Cinematic Style -
The cozy, beautiful Christmas setting gives us so much to work with on a visual level — which is why a cinematic approach is so fitting. It means we create artful compositions, execute the camera angles and movements with planned precision, and light the scene for beauty and realism. Every shot becomes like a photograph — full of aesthetic beauty and emotion.
Of course, there are so many different opinions about what ‘cinematic’ really means (later on in the presentation you will see a set of videos to explain more precisely my vision). Sometimes it’s stylized; sometimes it’s very raw. The direction I favor here — and I think you agree — is more in line with a supremely shot independent feature. Not the gloss of a Hollywood tent pole, but real and within reach.
We create such beautiful realism by working with depth and texture. Light seems to come from within the scene rather than from behind the camera, creating a wide range of light and dark value. Every shot is properly exposed, especially the actors’ faces. But light creates mood, beckoning you into the film.
And let’s not forget the Christmas aspect. Paired beautifully with this late-evening light are colored and white Christmas lights. They cast ambient light on the setting, also filling the background with soft bokeh. Even candle light on the dining room table and around the den will create visual warmth.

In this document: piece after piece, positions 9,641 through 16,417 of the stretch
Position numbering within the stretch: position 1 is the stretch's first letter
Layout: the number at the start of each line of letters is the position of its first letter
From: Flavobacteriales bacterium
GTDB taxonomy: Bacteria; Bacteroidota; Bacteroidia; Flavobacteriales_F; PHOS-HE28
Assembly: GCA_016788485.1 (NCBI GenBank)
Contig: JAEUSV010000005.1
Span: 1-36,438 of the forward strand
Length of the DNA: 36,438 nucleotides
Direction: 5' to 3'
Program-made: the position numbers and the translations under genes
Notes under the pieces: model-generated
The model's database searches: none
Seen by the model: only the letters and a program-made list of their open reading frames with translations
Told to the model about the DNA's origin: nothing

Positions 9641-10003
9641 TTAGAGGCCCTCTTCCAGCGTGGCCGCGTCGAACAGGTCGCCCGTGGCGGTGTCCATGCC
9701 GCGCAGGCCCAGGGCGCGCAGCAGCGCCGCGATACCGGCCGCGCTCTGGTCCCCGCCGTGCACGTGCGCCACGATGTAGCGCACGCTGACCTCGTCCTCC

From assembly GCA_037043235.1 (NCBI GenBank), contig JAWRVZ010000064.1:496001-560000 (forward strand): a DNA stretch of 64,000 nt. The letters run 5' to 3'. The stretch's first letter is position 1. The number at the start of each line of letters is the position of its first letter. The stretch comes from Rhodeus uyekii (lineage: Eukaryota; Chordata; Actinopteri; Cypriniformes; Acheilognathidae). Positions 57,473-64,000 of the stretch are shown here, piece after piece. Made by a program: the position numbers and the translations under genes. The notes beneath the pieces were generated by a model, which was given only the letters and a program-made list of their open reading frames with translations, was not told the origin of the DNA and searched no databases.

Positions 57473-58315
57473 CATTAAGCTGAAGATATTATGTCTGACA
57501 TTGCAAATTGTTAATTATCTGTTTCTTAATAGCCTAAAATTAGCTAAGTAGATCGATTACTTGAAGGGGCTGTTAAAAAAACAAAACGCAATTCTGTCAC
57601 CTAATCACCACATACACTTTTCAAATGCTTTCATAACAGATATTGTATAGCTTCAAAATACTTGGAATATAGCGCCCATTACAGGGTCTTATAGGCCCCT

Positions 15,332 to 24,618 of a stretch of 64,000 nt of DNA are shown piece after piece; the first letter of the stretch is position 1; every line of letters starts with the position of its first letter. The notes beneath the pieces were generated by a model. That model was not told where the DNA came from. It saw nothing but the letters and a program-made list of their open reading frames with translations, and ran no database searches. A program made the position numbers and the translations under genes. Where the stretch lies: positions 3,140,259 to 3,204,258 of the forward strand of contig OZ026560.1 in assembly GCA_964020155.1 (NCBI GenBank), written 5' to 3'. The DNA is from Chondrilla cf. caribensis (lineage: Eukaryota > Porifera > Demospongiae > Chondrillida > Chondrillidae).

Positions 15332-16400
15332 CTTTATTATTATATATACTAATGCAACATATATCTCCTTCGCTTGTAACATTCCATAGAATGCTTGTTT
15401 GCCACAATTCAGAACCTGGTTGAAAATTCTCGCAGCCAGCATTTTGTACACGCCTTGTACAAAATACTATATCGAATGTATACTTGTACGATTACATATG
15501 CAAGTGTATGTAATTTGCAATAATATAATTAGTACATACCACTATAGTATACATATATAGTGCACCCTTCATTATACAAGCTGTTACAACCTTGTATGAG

Ultimately, the audience should feel like they’re watching a scene from a movie. That goes for the visual style, and also the performances. This will help draw them in and remove any barriers they might put up if they feel it is an ad.
Real Performances -
When actors show emotion on screen, it’s almost always best to go for a subtle performance. The camera picks up everything. The slightest smile, or a little bit of water in the eyes, or a cheeky look to a friend or loved one. These actions speak volumes. The right actors will be able to express a lot by doing very little.
That doesn’t mean we can’t work with ‘bigger’ emotions and performances if they present themselves. Sometimes, people are just more expressive and lively than others. It all depends on the cast. But we won’t overplay the moment, especially when reacting to the lottery ticket, to the point that it becomes cheesy. Less is more for moments like these.
I always prioritize the acting in my films, beginning with the casting process. You can tell so much about a person when you meet him face to face. We’ll take note of their innate personalities, how expressive and outgoing they are, and assemble groups of actors who have a lot of chemistry. We might even discover that casting a real family in “Grandpa” is the best approach, simply because they’re so comfortable with one another already.
When we’re on set, I try to make the actors as comfortable as possible. That’s so important. They should really feel free to be themselves, have fun, and just enjoy the whole process. After all, we’re not demanding that they ‘act’ per se, we’re just asking them to be a grandfather, or a granddaughter, or a friend. When they’re in that mindset, the nuanced emotion and sub textual communication will come through.